Facebook’s investment of one billion dollars in Virginia is the latest in a series of calculated forward-thinking moves that will keep its leadership position secure and its business thriving. Silicon Valley no longer has a monopoly as far as its strategic financial moves are concerned—and, like its internet rival Google, it is looking at horizons that are beyond its particular industry or current scope of influence.
But then again, if you have at least two billion people surfing, liking, browsing, and posting images and messages on your site (just to name a few), nothing can stop you from pushing boundaries to expand your domain, make sure your users stay with you—and then entice others into this journey.
The latest investment obviously has to do with the social media network’s own business operations. Others range from more altruistic endeavors to downright entertainment that will captivate the computer-using public.
According to CNN, Facebook’s investment in a data center that will be built in Henrico County, which is outside Virginia, may appear as one of those small but significant steps in literally advancing outside its comfort zone in California. The Virginia data center is the last of similar sites that the social media networking giant has built in states like Iowa, North Carolina, and Oregon. Three other sites are being developed in New Mexico, Ohio, and Texas.
Of the one billion dollars being poured into Virginia, $750 million will be spent on actual construction, while the rest of the remaining $250 will be used to create the solar facilities that will be powering it. After completion, the site is expected to employ 100 people. In return, Facebook will be enjoying almost $20 million tax exemptions for the next 18 years.
Eyes on Washington
Another part of the country that Facebook has set its sights on will also impact the rest: Washington, D.C. But in this particular case, it is not alone. Along with Microsoft, Salesforce, Amazon, and the other powerhouses that shape the technology that runs this planet, Mark Zuckerberg’s company are committing a total of $300 million into improving computer technology in the nation’s school systems. Aside from making the U.S. educational sector and its graduates more globally competitive, this push is also designed to ensure that Facebook and its counterparts will be assured their ongoing supply of tech talent who can keep their businesses moving.
As reported by Recode, Facebook will donate a total of $50 million annually to the U.S. government for this period over the next five years. The initiative started and will be managed by the Internet Association, a lobbying group based in Washington, D.C. Its leader enthused in a statement that the contributions of Facebook and the other tech biggies will be instrumental in shaping the digital skills of American students for the foreseeable future.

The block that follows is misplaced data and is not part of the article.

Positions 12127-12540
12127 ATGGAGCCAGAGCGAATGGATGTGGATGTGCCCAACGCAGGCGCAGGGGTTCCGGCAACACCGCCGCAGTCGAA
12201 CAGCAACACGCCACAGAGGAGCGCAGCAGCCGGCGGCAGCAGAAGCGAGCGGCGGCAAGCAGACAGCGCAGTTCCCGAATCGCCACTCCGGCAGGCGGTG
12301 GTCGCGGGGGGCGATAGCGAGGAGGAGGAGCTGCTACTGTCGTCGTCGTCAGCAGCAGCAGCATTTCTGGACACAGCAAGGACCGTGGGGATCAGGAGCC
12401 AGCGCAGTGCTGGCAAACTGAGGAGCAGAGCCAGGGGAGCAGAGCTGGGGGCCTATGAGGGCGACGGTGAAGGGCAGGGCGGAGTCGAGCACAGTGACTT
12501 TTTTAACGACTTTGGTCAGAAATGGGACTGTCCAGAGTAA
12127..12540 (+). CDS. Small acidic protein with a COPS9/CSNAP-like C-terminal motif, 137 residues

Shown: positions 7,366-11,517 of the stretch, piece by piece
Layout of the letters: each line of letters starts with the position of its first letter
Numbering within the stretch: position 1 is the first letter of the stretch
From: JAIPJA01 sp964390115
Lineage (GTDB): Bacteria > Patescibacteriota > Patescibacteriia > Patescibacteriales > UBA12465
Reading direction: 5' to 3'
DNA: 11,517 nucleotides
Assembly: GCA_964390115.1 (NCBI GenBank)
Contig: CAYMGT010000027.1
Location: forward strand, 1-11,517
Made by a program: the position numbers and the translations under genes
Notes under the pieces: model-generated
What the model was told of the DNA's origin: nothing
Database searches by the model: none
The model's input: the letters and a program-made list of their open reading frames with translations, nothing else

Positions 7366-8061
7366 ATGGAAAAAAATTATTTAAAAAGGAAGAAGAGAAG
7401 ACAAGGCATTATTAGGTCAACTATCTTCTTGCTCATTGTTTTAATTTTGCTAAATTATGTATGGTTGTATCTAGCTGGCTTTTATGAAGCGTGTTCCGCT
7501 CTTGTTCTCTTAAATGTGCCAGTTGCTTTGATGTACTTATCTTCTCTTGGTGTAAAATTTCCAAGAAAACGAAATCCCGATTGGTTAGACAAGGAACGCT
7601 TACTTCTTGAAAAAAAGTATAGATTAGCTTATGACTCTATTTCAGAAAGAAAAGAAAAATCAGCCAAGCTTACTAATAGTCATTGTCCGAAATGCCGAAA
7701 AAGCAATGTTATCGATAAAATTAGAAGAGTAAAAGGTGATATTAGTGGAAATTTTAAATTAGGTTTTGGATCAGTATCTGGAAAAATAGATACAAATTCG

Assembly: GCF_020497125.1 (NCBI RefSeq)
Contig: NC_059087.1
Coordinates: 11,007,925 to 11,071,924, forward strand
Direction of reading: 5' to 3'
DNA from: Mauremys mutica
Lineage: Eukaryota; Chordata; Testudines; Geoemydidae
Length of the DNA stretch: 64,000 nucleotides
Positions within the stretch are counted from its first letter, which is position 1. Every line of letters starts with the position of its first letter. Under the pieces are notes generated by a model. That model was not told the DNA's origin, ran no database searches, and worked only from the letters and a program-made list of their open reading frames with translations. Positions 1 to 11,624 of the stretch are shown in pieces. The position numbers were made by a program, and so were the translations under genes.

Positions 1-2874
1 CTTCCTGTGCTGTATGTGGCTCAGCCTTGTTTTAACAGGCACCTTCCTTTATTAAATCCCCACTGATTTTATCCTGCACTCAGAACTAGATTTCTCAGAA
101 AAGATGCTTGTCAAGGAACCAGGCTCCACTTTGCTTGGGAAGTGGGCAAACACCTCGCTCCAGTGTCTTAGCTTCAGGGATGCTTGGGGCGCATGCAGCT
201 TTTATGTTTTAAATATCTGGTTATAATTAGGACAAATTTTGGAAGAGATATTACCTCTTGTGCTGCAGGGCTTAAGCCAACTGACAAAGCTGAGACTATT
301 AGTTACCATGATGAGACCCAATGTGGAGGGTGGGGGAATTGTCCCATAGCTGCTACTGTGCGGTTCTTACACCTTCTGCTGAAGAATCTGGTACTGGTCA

At the other end of the spectrum, Facebook’s other investment will swing users from educational pursuits to more high-tech entertainment: virtual reality. The Amigo Bulls says it has already invested one billion dollars in this emerging tech, predicted to supplant video gaming and internet browsing alike. The investment still has to pay off, though, and VR seems to be one frontier where Facebook still has to take off. Its Oculus Rift product is the lowest-selling in the market, outgunned and outpaced by Samsung’s.
Facebook has not backed down, though. It is coming up with another version next year—one that will cost only $200 and come equipped with a wireless headgear. Its supporters are betting that this model will be a game-changer and propel the company into a leader in this particular sector.
This is not an empty claim. Facebook’s Oculus Rift is calculated to make the millions of potential customers hooked into its device by leveraging on their use of the ubiquitous smartphone. One criticism labeled against VR devices is that their headgears are too bulky. Another is that they are dependent on the purchase of a VR console where the game is programmed and played. Seasoned gamers complain about their adjustment to being weighed down by the headgear and other accessories; in the meantime, potential newbies stay away because while intrigued by virtual reality, they don’t want to buy a PlayStation 2.
Facebook’s strategy does away with all these issues by making its Oculus Rift wirelessly connected to the user’s smartphone. That completely eliminates the need to buy a gaming console. The wireless aspect also reduces the cumbersome movement that comes with the usual VR and can even enhance its user experience.
TechCrunch says that far from being deterred by his company’s initial salvo into VR, Zuckerberg is putting in another $3 billion into this side of his business for at least the next three to five years.
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